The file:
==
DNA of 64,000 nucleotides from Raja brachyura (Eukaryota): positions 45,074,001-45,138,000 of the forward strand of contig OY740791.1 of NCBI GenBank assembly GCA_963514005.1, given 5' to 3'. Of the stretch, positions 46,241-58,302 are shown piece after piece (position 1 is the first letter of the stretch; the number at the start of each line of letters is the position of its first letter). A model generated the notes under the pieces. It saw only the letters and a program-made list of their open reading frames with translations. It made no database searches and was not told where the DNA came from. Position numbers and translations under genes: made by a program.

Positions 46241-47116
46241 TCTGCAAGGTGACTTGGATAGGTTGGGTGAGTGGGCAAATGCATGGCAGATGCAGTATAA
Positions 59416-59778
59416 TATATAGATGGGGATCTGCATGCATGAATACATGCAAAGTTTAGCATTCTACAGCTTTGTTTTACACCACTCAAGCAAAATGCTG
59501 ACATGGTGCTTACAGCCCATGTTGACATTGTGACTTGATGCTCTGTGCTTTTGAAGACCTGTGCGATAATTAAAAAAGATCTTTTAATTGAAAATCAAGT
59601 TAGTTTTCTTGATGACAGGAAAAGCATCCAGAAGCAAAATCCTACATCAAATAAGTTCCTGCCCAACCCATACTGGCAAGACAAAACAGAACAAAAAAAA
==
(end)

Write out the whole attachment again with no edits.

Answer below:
DNA of 64,000 nucleotides from Raja brachyura (Eukaryota): positions 45,074,001-45,138,000 of the forward strand of contig OY740791.1 of NCBI GenBank assembly GCA_963514005.1, given 5' to 3'. Of the stretch, positions 46,241-58,302 are shown piece after piece (position 1 is the first letter of the stretch; the number at the start of each line of letters is the position of its first letter). A model generated the notes under the pieces. It saw only the letters and a program-made list of their open reading frames with translations. It made no database searches and was not told where the DNA came from. Position numbers and translations under genes: made by a program.

Positions 46241-47116
46241 TCTGCAAGGTGACTTGGATAGGTTGGGTGAGTGGGCAAATGCATGGCAGATGCAGTATAA
Positions 59416-59778
59416 TATATAGATGGGGATCTGCATGCATGAATACATGCAAAGTTTAGCATTCTACAGCTTTGTTTTACACCACTCAAGCAAAATGCTG
59501 ACATGGTGCTTACAGCCCATGTTGACATTGTGACTTGATGCTCTGTGCTTTTGAAGACCTGTGCGATAATTAAAAAAGATCTTTTAATTGAAAATCAAGT
59601 TAGTTTTCTTGATGACAGGAAAAGCATCCAGAAGCAAAATCCTACATCAAATAAGTTCCTGCCCAACCCATACTGGCAAGACAAAACAGAACAAAAAAAA